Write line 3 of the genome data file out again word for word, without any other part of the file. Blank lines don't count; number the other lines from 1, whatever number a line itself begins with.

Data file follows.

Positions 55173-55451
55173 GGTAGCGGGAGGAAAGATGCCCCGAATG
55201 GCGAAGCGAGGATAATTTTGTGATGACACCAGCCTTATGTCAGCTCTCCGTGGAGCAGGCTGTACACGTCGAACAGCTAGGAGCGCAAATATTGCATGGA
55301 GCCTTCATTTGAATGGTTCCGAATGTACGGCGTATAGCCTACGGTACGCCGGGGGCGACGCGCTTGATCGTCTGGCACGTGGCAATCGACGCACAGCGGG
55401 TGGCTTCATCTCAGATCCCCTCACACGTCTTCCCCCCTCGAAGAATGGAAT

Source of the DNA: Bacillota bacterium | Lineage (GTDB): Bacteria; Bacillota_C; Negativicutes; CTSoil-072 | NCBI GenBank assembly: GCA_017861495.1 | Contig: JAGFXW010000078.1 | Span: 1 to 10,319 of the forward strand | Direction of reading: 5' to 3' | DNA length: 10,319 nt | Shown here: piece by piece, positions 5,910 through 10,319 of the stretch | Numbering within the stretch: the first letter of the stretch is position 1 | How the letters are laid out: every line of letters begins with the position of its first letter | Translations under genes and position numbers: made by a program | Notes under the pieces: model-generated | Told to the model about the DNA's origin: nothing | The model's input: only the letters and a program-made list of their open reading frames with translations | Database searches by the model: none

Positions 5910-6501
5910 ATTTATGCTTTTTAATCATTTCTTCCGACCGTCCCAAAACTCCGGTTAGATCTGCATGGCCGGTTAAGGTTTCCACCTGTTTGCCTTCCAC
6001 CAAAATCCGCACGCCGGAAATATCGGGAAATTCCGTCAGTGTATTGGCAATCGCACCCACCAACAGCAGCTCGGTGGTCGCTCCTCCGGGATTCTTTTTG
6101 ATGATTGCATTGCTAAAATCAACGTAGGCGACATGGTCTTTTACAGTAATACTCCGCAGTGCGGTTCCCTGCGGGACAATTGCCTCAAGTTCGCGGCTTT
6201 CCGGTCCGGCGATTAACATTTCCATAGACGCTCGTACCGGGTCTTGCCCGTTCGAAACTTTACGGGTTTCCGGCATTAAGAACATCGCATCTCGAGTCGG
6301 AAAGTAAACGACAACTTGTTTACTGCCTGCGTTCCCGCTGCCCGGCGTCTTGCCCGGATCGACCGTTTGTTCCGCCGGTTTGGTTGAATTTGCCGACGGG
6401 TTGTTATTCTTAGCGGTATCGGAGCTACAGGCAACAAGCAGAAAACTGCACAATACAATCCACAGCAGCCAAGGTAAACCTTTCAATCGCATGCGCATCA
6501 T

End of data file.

55201 GCGAAGCGAGGATAATTTTGTGATGACACCAGCCTTATGTCAGCTCTCCGTGGAGCAGGCTGTACACGTCGAACAGCTAGGAGCGCAAATATTGCATGGA